G
 
Dec 12, 1999
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At the recent BTS convention, a canvas bag with some items in it was sold for a considerable sum. Apparently, it belonged to someone on the Titanic. The bag was found off the Canadian coast.
 
Dec 31, 2000
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Really Jan,
Wow, do you have anymore information on it???BTW: Good to see your post.
happy.gif


All My Best,

Beverly
 
Jun 4, 2003
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Hi all! I did not want to start a new thread so here it goes: do you have any information on possible recovered musical instruments and/or bottles from the wreckage? Any help would be appreciated! Thanks!
 
Jun 4, 2003
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Thanks Jeremy! I now remembered that the bugler was actually shown in a National Geographic documentary! Was that one that belonged to which Titanic band? Thanks!
 

Dan Cherry

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Dec 14, 1999
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Hold up....what bugle? Peter Fletcher's? There was no bugle in the Titanic's band, only two types of violins, cellos and a piano. The only musical instruments I was aware of as being salvaged from the wreck included a clarinet/woodwind instrument from a passenger's effects, and a clip-on music holder. Captain Smith's megaphone was retrieved, the closest thing resembling an instrument of that fashion, and a reach at that. Can you point me to a source that tells about this bugle? Thanks!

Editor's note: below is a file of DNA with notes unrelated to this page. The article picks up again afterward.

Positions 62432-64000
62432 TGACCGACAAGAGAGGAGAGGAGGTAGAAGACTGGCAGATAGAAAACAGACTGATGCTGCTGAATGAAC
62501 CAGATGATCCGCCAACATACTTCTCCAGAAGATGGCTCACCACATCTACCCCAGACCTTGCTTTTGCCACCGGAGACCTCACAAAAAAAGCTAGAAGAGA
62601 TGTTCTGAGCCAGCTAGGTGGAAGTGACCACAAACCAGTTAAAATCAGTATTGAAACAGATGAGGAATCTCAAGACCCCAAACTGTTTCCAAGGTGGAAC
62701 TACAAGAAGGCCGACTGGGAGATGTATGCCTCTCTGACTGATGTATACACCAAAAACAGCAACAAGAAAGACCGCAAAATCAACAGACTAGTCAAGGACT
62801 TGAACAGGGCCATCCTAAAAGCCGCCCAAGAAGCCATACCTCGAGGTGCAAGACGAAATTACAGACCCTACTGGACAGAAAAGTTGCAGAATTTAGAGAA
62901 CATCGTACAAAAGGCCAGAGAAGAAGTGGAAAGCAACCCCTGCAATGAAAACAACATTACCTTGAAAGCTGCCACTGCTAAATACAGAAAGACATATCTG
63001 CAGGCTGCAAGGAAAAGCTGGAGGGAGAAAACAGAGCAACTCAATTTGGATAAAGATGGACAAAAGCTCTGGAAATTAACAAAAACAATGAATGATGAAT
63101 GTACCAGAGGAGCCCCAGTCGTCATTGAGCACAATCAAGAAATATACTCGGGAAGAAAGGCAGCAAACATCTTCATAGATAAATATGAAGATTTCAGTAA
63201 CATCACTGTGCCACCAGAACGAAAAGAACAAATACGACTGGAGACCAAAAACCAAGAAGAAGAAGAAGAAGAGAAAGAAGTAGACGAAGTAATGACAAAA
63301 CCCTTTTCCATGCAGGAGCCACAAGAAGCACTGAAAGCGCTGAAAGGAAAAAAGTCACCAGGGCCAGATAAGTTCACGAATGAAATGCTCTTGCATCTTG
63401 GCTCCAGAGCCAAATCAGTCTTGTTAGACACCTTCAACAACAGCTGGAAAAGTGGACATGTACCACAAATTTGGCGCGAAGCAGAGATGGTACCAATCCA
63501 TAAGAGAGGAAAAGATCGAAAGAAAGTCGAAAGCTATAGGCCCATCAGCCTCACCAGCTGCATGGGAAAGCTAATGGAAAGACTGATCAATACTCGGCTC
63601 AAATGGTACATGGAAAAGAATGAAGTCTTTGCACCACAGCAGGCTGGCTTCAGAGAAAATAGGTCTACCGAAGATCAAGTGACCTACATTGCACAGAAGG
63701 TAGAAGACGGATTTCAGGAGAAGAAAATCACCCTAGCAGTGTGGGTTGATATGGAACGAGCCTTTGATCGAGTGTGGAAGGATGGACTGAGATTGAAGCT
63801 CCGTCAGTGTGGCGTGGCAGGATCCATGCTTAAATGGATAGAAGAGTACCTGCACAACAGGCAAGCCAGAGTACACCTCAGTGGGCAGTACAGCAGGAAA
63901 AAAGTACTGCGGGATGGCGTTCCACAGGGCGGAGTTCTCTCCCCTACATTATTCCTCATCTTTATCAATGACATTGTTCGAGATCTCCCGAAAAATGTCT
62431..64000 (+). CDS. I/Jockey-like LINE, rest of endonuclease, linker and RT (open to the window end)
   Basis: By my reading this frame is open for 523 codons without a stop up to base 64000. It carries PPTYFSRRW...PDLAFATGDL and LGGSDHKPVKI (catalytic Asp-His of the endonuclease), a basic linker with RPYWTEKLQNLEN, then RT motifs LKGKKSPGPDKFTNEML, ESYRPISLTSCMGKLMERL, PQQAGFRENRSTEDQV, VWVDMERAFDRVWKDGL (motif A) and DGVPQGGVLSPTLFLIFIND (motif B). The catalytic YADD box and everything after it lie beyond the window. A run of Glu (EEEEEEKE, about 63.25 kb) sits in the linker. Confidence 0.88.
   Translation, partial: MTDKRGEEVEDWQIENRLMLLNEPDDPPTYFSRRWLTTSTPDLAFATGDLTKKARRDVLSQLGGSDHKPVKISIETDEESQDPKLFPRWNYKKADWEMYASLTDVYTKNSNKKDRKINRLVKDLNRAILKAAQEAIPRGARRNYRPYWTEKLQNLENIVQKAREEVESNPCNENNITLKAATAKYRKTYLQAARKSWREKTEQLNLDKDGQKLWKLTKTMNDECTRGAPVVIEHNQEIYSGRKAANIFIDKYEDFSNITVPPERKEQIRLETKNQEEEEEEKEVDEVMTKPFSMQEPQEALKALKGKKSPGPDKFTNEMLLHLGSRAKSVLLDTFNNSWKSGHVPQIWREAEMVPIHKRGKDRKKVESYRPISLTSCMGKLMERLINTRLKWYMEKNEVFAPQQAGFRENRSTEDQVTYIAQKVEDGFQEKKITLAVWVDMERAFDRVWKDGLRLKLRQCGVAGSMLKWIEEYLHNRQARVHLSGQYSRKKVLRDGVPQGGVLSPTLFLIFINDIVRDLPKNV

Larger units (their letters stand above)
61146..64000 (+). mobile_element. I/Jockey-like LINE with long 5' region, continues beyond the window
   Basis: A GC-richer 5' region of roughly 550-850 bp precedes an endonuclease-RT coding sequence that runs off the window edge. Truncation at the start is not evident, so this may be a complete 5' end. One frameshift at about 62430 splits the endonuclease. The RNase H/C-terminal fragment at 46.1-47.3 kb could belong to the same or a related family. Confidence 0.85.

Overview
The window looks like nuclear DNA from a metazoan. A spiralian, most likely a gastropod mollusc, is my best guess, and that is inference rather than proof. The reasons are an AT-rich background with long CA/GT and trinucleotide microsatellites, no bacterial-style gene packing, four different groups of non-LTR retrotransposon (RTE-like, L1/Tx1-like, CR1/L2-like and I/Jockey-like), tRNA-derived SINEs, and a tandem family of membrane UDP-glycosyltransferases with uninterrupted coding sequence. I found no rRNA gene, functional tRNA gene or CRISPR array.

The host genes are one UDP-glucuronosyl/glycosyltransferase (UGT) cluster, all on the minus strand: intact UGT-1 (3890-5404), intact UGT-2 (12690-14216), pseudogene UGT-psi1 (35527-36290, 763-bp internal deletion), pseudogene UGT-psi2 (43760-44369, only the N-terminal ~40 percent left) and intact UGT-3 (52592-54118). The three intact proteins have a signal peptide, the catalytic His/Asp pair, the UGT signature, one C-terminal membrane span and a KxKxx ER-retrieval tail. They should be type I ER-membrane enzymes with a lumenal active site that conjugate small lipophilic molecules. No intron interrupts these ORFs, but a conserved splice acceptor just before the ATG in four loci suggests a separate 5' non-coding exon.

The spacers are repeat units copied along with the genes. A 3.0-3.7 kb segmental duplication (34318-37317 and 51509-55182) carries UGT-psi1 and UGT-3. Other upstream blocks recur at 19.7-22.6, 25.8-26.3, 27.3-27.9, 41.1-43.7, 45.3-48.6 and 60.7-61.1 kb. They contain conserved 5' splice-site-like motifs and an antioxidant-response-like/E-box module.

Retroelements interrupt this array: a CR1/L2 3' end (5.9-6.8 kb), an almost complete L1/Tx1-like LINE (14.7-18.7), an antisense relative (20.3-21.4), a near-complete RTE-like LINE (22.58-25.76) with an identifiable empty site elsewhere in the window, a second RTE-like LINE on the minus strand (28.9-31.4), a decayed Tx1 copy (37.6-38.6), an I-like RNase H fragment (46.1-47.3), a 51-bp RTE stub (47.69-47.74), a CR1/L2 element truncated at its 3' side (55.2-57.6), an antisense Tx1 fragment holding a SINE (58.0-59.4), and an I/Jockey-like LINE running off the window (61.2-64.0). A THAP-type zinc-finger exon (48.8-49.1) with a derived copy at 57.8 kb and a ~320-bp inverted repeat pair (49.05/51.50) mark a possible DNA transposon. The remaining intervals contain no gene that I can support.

Aug 29, 2000
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Good to be together on a thread again, Professor Cherry- long time since Funnel Flicks! The only bugle I can recall was that highly fictional silver one retrieved in Raise the Titanic! Can't recall if the instrument salvaged was an oboe or a clarinet. I think a piece of a bagpipe was also retrieved.
 
Aug 29, 2000
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Okay senior moment- wasn't it the clarinet that belonged to Howard Irvin, Henry Sutehill's friend who did not sail after all, that was found in that steamer trunk with some of his letters? Also Marjorie Newell's practice violin was lost aboard but never recovered.
 

Dan Cherry

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Dec 14, 1999
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Hello, Shelley!